Blog Post 3

The scientist and data junkie in me really liked TL Taylor’s chapter on why women play videogames, because it provided numbers and explanations from women as to why they play these games.  I am not a woman, so it gave me some insight as to why they want to play videogames, something that is typically seen as being very masculine. She indicates that women are highly likely to play videogames, especially MMORPG’s and other online games almost as much as men are, and they seem to enjoy the same aspects of the games, such as exploration and discovery, equally as much as any guy would.  Why are these games so much more popular to women than other games?

It seems that multiplayer adventure games seem to draw women in more, perhaps because of the social aspect of the game, although that can’t be the only reason.  Some of the women being interviewed state that they sometimes like to go solo and play by themselves when they don’t want to interact with other people.  Perhaps it is also due to the customization of the characters, the ability to choose hair color, facial features, and clothing.  Women also seem to enjoy the exploration aspect of the games, although I don’t quite follow Taylor’s reasoning when it comes to explaining that.  Half the purpose of an RPG is to explore, regardless of gender.  But perhaps women do feel safer exploring in-game than IRL.  Perhaps the violent and sexist nature of FPS’s and other games like them are unattractive to women.  The plot revolves around how many bullets you can fire and how many people you can kill, and the women in the games tend to be extremely sexualized.   

It doesn’t make sense that games tend to be marketed and designed in such a masculine way.  On the surface it does, because of the stereotypes that say men are the only ones that play games, but it doesn’t explain why a videogame production company would be so willing to just write off fifty percent of the population.  Television has programs marketed to both groups, and movies are marketed towards everybody.  So why aren’t videogames?   Somehow, despite the increasing number of female gamers, the industry has completely overlooked making and marketing a game for them.  It doesn’t really seem like it would be particularly hard, either.  It would have many of the same aspects as current games, but be more up female gamer’s alley.  Perhaps the companies are suffering from a lack of female employees, who can more easily indicate what the average female gamer would want.  Having a writing staff with women would help too, but that seems to be a problem that is plaguing a lot of media currently.  Not making every woman in videogames look like an adolescent boy’s greatest fantasy also might help. It could also be that the companies are just lazy, and don’t want to stop producing games that make money and take a chance on a game that is more female-friendly.  Regardless, there is an increasing amount of women playing games, with little to no reaction from the gaming industry.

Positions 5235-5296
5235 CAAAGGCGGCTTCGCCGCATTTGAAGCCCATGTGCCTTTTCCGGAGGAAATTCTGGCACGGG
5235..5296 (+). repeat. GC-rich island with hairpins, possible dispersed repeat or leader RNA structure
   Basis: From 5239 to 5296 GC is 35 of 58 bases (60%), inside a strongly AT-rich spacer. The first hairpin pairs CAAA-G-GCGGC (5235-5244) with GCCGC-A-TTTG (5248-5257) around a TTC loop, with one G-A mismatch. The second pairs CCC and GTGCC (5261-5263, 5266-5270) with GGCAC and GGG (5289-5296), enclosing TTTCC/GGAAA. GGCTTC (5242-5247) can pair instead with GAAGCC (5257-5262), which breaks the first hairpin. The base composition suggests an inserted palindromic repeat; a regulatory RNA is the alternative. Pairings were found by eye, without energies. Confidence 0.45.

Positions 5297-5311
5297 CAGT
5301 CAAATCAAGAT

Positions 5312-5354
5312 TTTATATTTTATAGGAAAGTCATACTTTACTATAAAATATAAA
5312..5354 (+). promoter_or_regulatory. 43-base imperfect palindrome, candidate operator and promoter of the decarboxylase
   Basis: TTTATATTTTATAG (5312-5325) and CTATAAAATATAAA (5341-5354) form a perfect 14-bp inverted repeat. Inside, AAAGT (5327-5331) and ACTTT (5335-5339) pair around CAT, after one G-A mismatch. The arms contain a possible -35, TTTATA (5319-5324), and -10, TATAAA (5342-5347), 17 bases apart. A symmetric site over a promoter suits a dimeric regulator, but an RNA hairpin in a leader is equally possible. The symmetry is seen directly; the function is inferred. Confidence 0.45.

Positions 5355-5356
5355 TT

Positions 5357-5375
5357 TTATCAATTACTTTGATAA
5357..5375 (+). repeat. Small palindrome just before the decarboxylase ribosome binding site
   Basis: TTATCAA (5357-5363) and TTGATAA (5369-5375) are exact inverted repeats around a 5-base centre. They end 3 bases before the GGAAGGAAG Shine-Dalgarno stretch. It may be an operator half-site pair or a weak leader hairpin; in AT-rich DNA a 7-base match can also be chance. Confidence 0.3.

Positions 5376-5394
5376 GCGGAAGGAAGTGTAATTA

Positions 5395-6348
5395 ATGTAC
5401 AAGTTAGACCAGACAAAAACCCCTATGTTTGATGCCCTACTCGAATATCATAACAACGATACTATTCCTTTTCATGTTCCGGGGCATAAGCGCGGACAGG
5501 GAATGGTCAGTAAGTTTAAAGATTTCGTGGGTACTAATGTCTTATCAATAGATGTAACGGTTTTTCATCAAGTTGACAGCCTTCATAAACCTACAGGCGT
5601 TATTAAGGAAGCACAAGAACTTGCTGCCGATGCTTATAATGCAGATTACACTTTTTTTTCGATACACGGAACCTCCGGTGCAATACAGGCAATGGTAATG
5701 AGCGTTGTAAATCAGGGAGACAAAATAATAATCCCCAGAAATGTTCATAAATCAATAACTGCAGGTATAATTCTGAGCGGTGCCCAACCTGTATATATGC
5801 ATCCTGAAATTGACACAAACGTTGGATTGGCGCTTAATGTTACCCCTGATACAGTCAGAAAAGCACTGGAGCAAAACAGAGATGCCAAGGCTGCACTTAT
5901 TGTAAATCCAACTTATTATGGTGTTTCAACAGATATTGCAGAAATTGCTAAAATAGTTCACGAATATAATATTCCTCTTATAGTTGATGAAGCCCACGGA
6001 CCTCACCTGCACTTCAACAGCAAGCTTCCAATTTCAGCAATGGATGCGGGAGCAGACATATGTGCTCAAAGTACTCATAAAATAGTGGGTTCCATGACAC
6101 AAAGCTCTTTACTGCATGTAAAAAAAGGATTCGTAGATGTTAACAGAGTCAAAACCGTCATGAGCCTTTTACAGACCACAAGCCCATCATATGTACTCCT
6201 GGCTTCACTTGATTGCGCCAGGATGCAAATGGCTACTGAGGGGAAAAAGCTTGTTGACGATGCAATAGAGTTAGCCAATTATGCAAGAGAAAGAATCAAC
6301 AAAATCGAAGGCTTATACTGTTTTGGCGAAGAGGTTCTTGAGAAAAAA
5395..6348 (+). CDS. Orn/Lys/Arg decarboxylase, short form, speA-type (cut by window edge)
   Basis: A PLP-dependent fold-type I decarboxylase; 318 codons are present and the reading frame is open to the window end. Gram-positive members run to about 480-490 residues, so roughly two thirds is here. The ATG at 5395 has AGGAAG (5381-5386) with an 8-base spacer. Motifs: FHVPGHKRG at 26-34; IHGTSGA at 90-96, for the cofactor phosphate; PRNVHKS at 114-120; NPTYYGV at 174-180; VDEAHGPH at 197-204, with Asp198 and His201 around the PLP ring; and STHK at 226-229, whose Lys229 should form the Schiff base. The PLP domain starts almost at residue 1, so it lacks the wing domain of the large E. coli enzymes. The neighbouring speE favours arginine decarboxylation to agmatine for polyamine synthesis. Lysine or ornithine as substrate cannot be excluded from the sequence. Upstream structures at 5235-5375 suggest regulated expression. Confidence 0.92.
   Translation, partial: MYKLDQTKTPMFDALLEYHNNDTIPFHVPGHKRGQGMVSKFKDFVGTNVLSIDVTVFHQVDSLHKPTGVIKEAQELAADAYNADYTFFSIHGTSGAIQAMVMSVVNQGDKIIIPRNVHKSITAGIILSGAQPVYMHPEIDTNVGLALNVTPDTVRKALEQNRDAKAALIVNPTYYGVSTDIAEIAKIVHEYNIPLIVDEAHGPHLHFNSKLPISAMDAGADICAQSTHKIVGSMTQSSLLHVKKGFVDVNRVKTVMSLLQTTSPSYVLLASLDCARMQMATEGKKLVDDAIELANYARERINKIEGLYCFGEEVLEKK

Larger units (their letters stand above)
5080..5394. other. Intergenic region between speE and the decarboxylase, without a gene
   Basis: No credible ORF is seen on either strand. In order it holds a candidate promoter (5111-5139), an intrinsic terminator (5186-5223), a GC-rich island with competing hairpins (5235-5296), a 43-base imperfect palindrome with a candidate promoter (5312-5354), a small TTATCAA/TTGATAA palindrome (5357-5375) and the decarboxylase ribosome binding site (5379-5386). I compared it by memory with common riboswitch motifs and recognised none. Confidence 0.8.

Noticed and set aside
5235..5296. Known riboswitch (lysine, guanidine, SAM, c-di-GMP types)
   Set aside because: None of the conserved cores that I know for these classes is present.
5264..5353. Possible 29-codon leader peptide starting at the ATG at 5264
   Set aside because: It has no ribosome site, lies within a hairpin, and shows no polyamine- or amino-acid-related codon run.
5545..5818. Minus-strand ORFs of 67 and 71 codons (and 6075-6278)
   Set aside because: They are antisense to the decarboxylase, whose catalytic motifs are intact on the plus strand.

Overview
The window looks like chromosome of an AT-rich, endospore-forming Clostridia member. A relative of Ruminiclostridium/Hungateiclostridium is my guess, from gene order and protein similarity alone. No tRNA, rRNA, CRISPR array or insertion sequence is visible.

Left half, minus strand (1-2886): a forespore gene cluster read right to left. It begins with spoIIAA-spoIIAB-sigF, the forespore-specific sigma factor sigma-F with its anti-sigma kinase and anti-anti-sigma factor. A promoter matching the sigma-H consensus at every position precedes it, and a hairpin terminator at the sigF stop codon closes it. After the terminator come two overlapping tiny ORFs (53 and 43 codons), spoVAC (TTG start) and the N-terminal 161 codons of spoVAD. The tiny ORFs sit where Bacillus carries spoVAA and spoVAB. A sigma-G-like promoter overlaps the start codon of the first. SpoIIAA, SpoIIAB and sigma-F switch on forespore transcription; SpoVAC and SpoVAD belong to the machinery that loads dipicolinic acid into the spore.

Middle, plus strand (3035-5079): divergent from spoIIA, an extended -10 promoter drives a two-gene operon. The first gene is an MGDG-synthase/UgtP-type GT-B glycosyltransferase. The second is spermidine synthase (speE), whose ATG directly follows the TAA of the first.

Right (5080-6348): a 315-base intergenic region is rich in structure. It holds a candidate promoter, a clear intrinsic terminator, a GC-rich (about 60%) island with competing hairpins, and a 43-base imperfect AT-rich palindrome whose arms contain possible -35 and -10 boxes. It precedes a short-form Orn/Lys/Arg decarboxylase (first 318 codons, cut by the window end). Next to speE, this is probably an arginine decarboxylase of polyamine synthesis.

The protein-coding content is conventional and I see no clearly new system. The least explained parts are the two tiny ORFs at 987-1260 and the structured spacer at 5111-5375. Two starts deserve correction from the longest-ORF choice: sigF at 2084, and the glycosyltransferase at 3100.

Please note:  I didn’t include any pictures because after a google image search for “girl gamers”, I decided that the pictures were just going to be part of the problem.  Apparently, not only do the women in the videogames need to be ridiculously proportioned and well-endowed, but the women who play the games need to be as well.

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One Response to Blog Post 3

  1. cstabile says:

    🙂 re: the images. Bad idea for an image search indeed! You raise some really key questions about Taylor’s chapter on women gamers. A couple of points. First, women are the biggest market share for casual games. Some research has suggested that women are less likely to have time to immerse themselves in video games that require high skill levels because of care giving work that men aren’t expected to perform (housework, child care, elder care, etc.). Women, that is, on the average have less leisure time. Second, regarding Taylor’s point about exploration, she’s suggesting that virtual worlds allow girls and women opportunities to explore that aren’t available to them IRL. That is, I can go anywhere in Everquest or WoW without worrying about how my gender might put me at risk for attack. We can clarify that point in class.

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